New Tuberculosis Drug Enters First Trial: The Good and Sad News

Thursday, February 19, 2015

The maiden human trial of a potential tuberculosis drug — the first in six years — has now commenced.

Known as TBA-354, the promising drug comes from a class of chemicals known to be effective against drug-sensitive and drug-resistant tuberculosis, deemed a major public health concern because it can derail progress made in TB treatment and care. The proportion of drug-resistant TB of the global TB numbers has stayed at the same level in recent years, but new cases rise by almost half a million annually, according to the World Health Organization.

Although considered a milestone, this news also hints at the sad state of research and development for TB drugs.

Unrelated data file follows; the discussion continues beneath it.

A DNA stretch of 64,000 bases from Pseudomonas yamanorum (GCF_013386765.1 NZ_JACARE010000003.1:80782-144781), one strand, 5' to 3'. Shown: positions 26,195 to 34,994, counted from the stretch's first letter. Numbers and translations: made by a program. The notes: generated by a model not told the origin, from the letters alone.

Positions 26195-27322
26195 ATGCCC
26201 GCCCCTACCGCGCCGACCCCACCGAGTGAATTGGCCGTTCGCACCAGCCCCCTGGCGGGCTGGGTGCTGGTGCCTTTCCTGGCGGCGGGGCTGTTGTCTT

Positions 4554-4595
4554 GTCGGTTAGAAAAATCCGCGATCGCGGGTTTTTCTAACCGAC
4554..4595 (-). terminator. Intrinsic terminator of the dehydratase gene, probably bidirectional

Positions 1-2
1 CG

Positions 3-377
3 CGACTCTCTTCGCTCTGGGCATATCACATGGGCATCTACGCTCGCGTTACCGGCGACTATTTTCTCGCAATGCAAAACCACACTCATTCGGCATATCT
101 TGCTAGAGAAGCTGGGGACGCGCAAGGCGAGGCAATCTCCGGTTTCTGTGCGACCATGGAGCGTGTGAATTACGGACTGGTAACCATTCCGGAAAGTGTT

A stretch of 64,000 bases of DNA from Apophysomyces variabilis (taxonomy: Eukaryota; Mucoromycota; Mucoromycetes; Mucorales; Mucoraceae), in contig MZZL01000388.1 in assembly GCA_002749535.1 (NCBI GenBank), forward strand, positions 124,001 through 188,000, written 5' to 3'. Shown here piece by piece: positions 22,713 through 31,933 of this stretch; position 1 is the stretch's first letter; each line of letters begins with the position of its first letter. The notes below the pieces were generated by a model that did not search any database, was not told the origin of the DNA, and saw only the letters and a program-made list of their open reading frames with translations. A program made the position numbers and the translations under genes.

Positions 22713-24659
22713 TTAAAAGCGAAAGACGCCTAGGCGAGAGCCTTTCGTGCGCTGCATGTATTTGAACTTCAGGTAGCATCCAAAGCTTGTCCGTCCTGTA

“TB, by and large, is a problem of the poorest of the poor,” Dr. Stephen Murray, senior medical officer at TB Alliance, which is spearheading the trial, told Devex. “As such, research for new TB treatments has long been dramatically underfunded.”

WHO pegs TB R&D financing needs at $2 billion per year. But in 2013, funding only amounted to $676.7 million — roughly a third of the requirement — according to the Treatment Action Group’s most recent report on TB research funding trends.

And that’s because more and more pharmaceutical companies are exiting the field. Most of the 2013 funding came from public donors and charitable foundations, most notably the U.S. National Institutes of Health and the Bill & Melinda Gates Foundation.

Source: Devex (link opens in a new window)

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